Rhode Island Lawyers to Suss Out How Court Should Handle Pension Lawsuit

Rhode Island

At the end of this week, the lawyers representing Rhode Island and its retirees will meet with a Superior Court judge to discuss a major point of contention in the pension lawsuit brought against the state: how many trials should be held?

Lawyers for retirees argue that the lawsuit should be separated into multiple trials.

But the state, citing cost, is arguing for one trial.

More from the Providence Journal:

Lawyers for the Rhode Island Public Employees Retiree Coalition are pleading for a separate jury trial on their bid for reinstatement of their annual “cost-of-living adjustments,” which they see as the potentially more winnable case.

[…]

The state’s lawyers said separating the cases could put the state — and by extension, the state’s taxpayers — at a potential legal, tactical and financial disadvantage.

“If the retiree cases were tried first,’’ they said, “the evidence that would be submitted would include not just… the facts, circumstances and legislative changes pertinent to the retirees, but also all the evidence concerning… the reforms in 2005, 2009, 2010 as well as 2011… the evidence of how, and why, each separate group was addressed in each set of the legislative changes… and the reasonableness and necessity of the changes impacting each group under the totality of the circumstances facing the state.’’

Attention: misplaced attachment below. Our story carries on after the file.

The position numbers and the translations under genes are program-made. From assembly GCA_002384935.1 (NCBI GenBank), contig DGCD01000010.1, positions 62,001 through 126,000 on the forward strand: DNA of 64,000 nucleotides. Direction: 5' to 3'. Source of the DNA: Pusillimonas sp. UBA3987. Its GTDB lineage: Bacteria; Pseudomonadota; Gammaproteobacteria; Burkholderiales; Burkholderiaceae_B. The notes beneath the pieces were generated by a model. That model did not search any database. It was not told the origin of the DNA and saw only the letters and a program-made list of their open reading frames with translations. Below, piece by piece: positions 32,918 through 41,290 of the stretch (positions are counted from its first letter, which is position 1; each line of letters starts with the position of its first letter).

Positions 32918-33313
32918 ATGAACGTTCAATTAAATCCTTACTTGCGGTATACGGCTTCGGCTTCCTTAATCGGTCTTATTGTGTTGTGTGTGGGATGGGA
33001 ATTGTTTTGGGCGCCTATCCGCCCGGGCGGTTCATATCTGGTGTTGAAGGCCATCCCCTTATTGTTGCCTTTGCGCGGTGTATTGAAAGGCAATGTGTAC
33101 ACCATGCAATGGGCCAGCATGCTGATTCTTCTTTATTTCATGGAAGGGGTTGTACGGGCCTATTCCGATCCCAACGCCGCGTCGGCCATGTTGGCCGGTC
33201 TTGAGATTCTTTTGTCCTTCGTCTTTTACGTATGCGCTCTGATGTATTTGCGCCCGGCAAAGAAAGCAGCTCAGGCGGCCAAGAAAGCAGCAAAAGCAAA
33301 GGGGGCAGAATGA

Beyond that, “Governor Raimondo and former Governor Chaffee [sic] would have to testify at multiple trials, given that they were the Treasurer and Governor, respectively, at all times relevant to these cases… This would prevent the Governor from attending to her official duties [if] she had to testify multiple times.’’

In fact, “all the [defendants’] witnesses would have to testify multiple times, including expert witnesses, at great expense to the State Defendants and the public fisc.”

Rhode Island is being sued by over 100 retiree and labor groups for its 2011 pension reforms, which raised the retirement age, suspended COLAs and shifted new workers into a 401(k)-style hybrid plan.

 

Photo credit: “Flag-map of Rhode Island” by Darwinek – self-made using Image:Flag of Rhode Island.svg and Image:USA Rhode Island location map.svg. Licensed under CC BY-SA 3.0 via Wikimedia Commons

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